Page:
- STA 635 STATISTICAL CONSULTING AND PROGRAMMING [3 credit(s)]

This course assigns students to work in consulting teams with, when possible, university or community partners on real-world case studies of statistical methods learned in previous courses. Students prepare written reports and oral presentations that discuss the findings of the analysis. Topics specific to this course may include sample size determination, reliability, and validity, missing data imputation, random sampling, randomization schemas, data management techniques, ethics, IRB, or other topics chosen by the instructor. In addition, students learn data manipulation and graphics using a variety of software to include SAS, SPSS, Minitab, and R.

- STA 675 APPLIED MULTIVARIATE STATISTICS [4 credit(s)]

Applications of multivariate statistical methods to applications in medicine, biology, and the social sciences. The main topics of this course will address the issue of multiple measures of a response variable of interest. Topics will include multivariate analysis of variance (MANOVA), principal components, factor analysis, canonical correlation analysis, and discriminant analysis, among others. Students must be familiar with matrix notation, and statistical software will be used in the course.

- STA 685 ADVANCED DATA MODELS [4 credit(s)]

This course introduces various methods of modern, computationally-based methods for exploring and drawing inferences from data. After a brief review of probability and inference, the course covers resampling methods, non-parametric regression, prediction, and dimension reduction and clustering. Specifically, topics include: tree-based methods, boosting, ensemble learning, forests, neural networks, support vector machines, bootstrap, cross-validation, smoothing methods such as kernels, local regression, splines, smoothing in likelihood models, density estimation, shrinkage methods (ridge regression, lasso), longitudinal data analysis and high dimensional problems.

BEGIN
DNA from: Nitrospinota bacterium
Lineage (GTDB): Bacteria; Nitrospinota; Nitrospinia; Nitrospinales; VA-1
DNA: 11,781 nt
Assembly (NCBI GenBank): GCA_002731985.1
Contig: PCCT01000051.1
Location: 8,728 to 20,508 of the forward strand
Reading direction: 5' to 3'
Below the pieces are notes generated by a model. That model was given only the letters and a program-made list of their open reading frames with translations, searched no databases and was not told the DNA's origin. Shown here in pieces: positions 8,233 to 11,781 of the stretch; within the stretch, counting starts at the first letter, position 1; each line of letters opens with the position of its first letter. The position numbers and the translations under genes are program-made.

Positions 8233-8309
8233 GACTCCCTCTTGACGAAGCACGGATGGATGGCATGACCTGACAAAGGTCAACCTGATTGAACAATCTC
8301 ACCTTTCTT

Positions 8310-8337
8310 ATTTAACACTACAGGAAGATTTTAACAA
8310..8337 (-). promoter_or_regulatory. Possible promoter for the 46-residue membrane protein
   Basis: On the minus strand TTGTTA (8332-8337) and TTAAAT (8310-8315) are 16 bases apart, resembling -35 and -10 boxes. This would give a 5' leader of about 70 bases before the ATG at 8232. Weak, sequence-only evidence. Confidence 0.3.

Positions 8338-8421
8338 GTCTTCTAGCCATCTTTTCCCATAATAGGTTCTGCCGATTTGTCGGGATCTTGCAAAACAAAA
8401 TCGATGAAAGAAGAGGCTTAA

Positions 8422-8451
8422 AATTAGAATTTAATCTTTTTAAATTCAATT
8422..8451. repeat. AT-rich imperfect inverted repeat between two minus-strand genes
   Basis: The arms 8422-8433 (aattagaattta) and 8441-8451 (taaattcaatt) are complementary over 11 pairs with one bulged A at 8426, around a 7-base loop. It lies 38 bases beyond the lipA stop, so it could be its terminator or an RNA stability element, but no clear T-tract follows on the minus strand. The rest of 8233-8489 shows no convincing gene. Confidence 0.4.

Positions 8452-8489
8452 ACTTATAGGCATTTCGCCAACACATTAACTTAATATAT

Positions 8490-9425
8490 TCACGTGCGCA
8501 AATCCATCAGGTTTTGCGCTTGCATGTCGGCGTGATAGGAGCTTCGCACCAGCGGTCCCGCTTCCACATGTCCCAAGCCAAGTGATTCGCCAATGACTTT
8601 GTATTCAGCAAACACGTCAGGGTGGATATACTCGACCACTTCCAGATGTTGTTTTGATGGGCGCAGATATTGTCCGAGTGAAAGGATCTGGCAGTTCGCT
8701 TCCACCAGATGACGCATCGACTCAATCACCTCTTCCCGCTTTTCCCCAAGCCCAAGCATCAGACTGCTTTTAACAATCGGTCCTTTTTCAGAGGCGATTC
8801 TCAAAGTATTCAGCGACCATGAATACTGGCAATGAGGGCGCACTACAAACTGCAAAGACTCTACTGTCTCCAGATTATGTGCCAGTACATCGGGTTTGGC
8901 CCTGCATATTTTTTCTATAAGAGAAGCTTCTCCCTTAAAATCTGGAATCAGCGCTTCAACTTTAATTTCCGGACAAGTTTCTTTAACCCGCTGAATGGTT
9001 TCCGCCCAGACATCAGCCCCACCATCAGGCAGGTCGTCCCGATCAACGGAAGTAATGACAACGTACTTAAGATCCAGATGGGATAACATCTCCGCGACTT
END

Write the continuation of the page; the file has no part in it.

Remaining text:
- STA 767 DATA ANALYSIS FOR DOCTORAL STUDENTS I [4 credit(s)]

An applied data analysis course that begins with a quick review of techniques for analyzing two independent samples with a quantitative response. Other covered methodologies include One- and Two-Way Analysis of Variance, nonparametric statistics, and regression. The statistical methods taught will explore the concepts of estimation, hypothesis testing, statistical significance and p-value. The course emphasizes the link between statistical graphics and formal statistical tests and involve the use of a statistical programming language. Part one of a two-part sequence.

- STA 768 DATA ANALYSIS FOR DOCTORAL STUDENTS II [4 credit(s)]

We will continue using the analysis of variance model developed in STA 767 to study model repeated measures. We will continue the multiple regression model to study serial correlation, multivariate response, as well as collinearity and leverage. We will also study categorical data techniques such as risk and odds as well as logistic and Poisson regression. Part 2 or a two-part sequence.

- BIO 740 BIOSTATISTICS [3 credit(s)]

Introductory course in biostatistics, including probability, statistical inference, hypothesis testing, regression, and other analytical statistical methods applicable to biology.